Portland Speaks aims to interview members of the community with stories to tell about their lives. Some might be inspiring, some might be sad, some might be terrifying, but they’ll all be true and they’ll all find resonance with you as a human being because they won’t be about issues, they’ll be about experiences, they’ll be about the difficulty, sadness, struggle, humor, and joy of life.
I’m producing and hosting this show because I think it’s what we need: a chance to get to know one another better so that we can relearn how to see ourselves in others and so we can make Maine small again – not by keeping people out but by letting them in and redefining our notion of small as a feeling found not in small numbers but in familiarity with one’s neighbors.
Tanner was born in Concord, New Hampshire in 1983 and grew up in Sugar Hill the first ten years of his life. His father, Glenn, owned ORCA (the Oil Recovery Corporation of America) on Commercial Street right here in Portland. When his father’s company went bankrupt, Tanner’s family moved to south Florida, where they remained for 25-years. In Winter 2017, Tanner, his girlfriend Brittany, and their dog Jupiter, relocated to Portland. When asked why he’d ever leave a tropical paradise for the tough winters of Maine:
“The weather never suited me – my blood never thinned out, I guess. Ninety degrees on Christmas and ninety-percent humidity? No thanks. Give me ten-foot of snow and a shovel any day of the year over that. Plus, New England has always been my home – I wanted to go home, it was just time.”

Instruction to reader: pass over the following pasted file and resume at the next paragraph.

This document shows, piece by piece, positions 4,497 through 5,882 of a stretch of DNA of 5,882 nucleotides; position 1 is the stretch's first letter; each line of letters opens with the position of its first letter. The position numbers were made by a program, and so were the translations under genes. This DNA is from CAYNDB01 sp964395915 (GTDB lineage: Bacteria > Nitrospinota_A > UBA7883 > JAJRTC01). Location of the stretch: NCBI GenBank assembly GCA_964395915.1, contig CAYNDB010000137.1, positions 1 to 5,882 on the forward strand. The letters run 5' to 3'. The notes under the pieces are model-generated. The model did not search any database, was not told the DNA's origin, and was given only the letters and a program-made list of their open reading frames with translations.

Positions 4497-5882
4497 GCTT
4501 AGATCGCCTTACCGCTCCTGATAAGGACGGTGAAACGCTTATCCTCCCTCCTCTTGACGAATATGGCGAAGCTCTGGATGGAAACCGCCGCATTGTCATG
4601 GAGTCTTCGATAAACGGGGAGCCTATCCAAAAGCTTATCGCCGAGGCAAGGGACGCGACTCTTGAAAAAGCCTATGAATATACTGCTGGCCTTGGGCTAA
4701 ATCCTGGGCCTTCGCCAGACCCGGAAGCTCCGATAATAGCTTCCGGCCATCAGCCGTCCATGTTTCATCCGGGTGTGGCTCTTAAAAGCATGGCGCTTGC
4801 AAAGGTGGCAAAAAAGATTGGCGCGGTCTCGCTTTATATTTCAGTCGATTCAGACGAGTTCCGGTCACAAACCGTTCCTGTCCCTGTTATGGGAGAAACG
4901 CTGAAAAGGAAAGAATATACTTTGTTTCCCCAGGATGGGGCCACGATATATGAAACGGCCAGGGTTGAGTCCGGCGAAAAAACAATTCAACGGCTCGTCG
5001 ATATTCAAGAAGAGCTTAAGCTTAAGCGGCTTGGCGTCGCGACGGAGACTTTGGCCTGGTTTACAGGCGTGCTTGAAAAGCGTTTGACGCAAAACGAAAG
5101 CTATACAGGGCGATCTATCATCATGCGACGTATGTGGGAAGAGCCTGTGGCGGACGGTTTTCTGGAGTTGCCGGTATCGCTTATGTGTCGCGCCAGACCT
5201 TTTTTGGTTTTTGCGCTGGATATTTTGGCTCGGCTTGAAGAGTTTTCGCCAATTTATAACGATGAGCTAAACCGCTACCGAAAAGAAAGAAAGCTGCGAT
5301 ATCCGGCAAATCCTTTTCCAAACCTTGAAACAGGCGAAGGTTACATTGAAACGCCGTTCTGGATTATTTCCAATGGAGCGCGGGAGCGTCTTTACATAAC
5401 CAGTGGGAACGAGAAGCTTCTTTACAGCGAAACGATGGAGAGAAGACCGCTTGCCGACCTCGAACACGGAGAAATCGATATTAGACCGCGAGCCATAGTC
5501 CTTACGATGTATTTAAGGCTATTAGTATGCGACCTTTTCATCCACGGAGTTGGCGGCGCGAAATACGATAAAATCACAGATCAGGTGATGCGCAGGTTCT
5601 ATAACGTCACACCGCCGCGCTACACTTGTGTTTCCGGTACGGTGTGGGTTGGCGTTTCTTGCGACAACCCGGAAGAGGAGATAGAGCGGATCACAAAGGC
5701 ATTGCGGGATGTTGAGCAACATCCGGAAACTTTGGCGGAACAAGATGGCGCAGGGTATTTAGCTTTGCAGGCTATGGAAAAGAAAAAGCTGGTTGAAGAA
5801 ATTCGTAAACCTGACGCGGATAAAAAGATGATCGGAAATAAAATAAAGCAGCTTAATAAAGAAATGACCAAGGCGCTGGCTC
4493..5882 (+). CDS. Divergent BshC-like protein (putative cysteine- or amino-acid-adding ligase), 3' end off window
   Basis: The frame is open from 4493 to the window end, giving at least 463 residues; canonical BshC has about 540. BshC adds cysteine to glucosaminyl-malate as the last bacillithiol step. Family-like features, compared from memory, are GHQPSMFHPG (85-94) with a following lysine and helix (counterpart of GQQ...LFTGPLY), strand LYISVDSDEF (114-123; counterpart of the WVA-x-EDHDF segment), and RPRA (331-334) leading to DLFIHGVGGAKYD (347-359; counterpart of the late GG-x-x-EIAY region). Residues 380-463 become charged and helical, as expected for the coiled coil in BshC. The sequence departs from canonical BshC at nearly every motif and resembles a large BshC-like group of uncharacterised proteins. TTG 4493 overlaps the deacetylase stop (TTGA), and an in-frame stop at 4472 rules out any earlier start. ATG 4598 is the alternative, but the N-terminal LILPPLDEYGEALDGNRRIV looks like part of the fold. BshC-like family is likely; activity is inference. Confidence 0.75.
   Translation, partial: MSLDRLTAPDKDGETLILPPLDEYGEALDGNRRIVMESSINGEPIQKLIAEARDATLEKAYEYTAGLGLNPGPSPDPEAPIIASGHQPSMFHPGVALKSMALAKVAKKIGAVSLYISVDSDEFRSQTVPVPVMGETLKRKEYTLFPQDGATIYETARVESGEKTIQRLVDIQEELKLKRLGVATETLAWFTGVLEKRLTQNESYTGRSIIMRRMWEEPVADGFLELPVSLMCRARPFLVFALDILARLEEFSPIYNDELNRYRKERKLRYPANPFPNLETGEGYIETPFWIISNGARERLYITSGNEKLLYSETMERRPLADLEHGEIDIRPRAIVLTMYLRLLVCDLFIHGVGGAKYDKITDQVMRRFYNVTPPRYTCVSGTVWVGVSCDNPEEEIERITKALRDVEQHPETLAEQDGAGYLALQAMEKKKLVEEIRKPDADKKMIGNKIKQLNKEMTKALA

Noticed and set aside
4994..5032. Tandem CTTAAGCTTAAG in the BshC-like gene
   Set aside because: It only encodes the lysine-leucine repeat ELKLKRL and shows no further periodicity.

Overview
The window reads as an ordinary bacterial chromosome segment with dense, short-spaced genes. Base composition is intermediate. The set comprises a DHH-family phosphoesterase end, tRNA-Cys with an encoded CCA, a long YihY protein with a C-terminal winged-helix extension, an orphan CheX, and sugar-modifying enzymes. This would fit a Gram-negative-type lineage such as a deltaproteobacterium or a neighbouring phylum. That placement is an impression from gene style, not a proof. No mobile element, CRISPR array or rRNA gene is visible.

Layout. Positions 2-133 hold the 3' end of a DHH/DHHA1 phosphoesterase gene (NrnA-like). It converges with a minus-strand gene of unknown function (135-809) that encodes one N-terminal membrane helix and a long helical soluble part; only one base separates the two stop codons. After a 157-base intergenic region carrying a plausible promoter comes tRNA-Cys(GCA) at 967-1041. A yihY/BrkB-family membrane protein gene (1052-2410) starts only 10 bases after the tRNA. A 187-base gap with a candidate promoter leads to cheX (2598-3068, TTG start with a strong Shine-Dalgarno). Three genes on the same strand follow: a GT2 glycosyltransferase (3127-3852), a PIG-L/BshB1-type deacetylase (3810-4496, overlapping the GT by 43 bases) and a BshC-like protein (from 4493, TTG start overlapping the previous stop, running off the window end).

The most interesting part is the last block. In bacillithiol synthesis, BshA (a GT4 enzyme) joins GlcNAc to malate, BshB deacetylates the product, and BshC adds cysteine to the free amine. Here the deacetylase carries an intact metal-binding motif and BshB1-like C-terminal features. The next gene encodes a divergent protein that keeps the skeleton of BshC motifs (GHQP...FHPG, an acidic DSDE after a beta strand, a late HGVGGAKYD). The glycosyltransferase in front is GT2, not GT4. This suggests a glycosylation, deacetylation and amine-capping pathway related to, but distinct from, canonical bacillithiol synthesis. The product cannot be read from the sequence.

A seasoned podcaster, Tanner’s first program was in 2011, a nightly just-for-fun news recap program with Brittany as co-host. In 2013 he launched the well-received No God Cast (co-hosted with Ben Donahue of the Secular Coalition for America), a long-format interview podcast featuring discussions between established theologists, theists, and atheists. 2015 saw the birth of a passion project which quickly transformed into the popular traditional storytelling program, the Legends Myths and Whiskey podcast – co-hosted by Eric DeMott of Florida Atlantic University and which ran from 2015 to early 2018.
In the Fall of 2018 Tanner opened Maine’s first Podcast Studio, The Portland Pod – a modest beginning to what he hopes will become a larger and broader-serving facility in the years to come. Shortly thereafter, Portland Speaks was developed as the studios flagship production.
We're based in Maine, but you can listen from anywhere.
The mission of this program applies broadly, even though it is targeted at our local community here in Maine. Perhaps you are a Mainer living abroad or vacationing in Brazil, or perhaps you are not a Mainer but you like a good story, either way, it doesn’t matter, you can find us just the same.
SUPPORT THE SHOW
Portland Speaks is a production of the Portland Pod but it is independently supported by listeners and by its host. Without your support, we won’t be able to advance the program. If you’re able to contribute to the future of Portland Speaks, we hope that you will!